Weblogs reflect our lives at our desks, on our computers, referencing mostly other flat pages, links between blocks of text. But mobile blogs should be far richer, fueled by multimedia, more intimate data and far-flung friends. As we chatter and text away, our phones could record and share the parts we choose: a walking, talking, texting, seeing record of our time around town, corrected and augmented by other mobloggers.If we can protect our privacy and trust data networks, then we might find that some of our daily activities would be enhanced by sharing them, both with our circle of friends around the Web, and the people nearby with like minds. Each of our moblogs, our mobile information profiles and archives, could search people in the area for compatible data. Think of it as a Web search on the real world. The results would be constant, part of conversation, tracked by your moblog.


Free High-Speed Anonymous Internet?

November 20th, 2002 | Posted by paul in Uncategorized - (Comments Off on Free High-Speed Anonymous Internet?)

There are a lot of developments coming our way that could bring back the free wheeling days of the internet before it became completely commercialized and monitored by governments. Technologies like Mesh Networks and high-speed 802.11g wireless gear, now available from Linksys, which will speed up wireless access to 54Mps and still be compatible with existing 802.11b networks. Combine this with cheap wireless devices, anarchistic p2p networks like Freenet and even anonymous e-cash, and who knows what will happen next. But like the internet in 1994, I couldn’t see how it could ever be controlled, yet 8 years later we have a network that is becoming increasingly closed, censored, monitored and proprietary. Currently, I am unable to see how they could bring decentralized wireless networks under control either, so who is to say? This time, I’m really hoping the genie stays out of the bottle.


Freenet Comes of Age

November 8th, 2002 | Posted by paul in Uncategorized - (Comments Off on Freenet Comes of Age)

Freenet does what people thought the internet was supposed to do – free information from censorship. But as we know, information flows through propietary pipes and exists openly on identifiable servers. This means that not only is our surfing activity and email exposed to prying eyes, but that if certain information is offensive to individuals, corporations or goverments it can be removed. More importantly, it has become increasingly difficult to post information on the internet anonymously. The ability to speek freely, openly, and anonymously assures that ther person can speak their mind without fear of reprisal or even imprisonment or death. Freenet changes all that. Freenet has been a work in progress for over 2 years, and until now it has been cumbersome to use for the average user. Now, with the release of Freenet 0.5 (download here) it has an intuitive and easy to use interface. Freenet works by storing information in an encrptyed, decentralized and distributed manner. Information resides on individual computers on the network. But not even the computer owner knows eactly what information is stored on their machine. What this means is that even if a goverment were to demand that information be removed from Freenet at gunpoint, no one would be able to comply. Once information is published on freenet, its is essentially impossible to remove.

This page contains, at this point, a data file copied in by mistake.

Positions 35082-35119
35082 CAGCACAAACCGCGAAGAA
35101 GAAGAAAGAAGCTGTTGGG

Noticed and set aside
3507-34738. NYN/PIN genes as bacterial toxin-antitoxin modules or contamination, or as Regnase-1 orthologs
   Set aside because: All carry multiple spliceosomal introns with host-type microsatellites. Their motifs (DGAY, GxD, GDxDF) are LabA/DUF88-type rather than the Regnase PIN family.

Wireless Tidbits from around the Globe

November 4th, 2002 | Posted by paul in Uncategorized - (Comments Off on Wireless Tidbits from around the Globe)

Wow, Monday morning and already there are plenty of exciting tidbits in the news. The first community based wireless mesh-network is up and running near Devon, UK. You can read about it here. As you may already know, mesh-networks are a disruptive technology because each device acts as a router for all other devices, eliminating the need for a centralized network.

In a recent speech FCC Chairman Michael Powell questioned the FCC’s assumption that spectrum is always scarce, suggesting software-defined radio’s and other new technologies should be allowed to operate on frequencies that are currently un-used or under-used. The speech doesn’t represent any policy changes at the FCC, but these initiatives could open enormous amounts of frequency that could be used for all manner of wireless devices (read: massive mesh-networks!).

An article in the New York Times this morning talks about a startup company in CA that says it will announce WiFi antenna technology today that can give a 2000 ft. range indoors (and up to 4 mi. outdoors). This would be awesome if they really deliver – because with greater range means more robustness and coverage of ad-hoc wireless mesh-networks, further speeding free communications away from centralized power borkers into the common user.

UPDATE: As of March, 2012, almost 10 years later, none of these technologies have never made it the public. The internet is more monopolized, centralized and controlled than ever. To my knowledge there are are no long-range wireless “mesh” technologies available to the general public.